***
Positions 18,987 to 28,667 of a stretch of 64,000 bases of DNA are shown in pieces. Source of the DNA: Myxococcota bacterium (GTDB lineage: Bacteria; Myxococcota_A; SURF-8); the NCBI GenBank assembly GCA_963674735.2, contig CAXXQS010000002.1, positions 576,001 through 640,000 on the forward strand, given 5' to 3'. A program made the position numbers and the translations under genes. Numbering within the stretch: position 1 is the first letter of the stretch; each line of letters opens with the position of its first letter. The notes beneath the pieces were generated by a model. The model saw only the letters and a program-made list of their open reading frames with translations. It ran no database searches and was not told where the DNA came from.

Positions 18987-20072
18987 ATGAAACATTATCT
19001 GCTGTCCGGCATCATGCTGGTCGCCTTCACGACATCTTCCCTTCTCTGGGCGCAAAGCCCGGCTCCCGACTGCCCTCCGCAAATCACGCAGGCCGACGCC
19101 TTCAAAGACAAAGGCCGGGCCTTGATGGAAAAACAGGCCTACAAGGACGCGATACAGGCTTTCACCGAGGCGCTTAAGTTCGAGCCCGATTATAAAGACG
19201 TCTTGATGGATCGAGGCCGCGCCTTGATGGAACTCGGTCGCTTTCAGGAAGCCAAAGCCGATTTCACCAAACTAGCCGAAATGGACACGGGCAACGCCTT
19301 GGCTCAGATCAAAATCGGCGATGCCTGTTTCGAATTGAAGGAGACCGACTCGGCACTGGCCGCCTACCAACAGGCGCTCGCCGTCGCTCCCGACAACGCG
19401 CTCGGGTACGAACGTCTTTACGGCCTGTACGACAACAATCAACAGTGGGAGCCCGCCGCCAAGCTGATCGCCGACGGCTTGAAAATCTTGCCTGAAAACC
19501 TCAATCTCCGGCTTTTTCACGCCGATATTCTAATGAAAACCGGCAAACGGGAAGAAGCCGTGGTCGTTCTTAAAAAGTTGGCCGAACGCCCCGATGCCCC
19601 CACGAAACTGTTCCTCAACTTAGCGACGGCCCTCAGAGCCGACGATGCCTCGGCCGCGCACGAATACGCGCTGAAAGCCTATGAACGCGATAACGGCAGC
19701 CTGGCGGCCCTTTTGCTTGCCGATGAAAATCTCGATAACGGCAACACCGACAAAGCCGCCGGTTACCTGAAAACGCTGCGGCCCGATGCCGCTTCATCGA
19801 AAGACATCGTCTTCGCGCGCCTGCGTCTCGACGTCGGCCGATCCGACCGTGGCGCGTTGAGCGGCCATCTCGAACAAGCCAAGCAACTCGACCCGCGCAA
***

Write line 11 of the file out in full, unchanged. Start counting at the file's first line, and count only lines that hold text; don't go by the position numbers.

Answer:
19701 CTGGCGGCCCTTTTGCTTGCCGATGAAAATCTCGATAACGGCAACACCGACAAAGCCGCCGGTTACCTGAAAACGCTGCGGCCCGATGCCGCTTCATCGA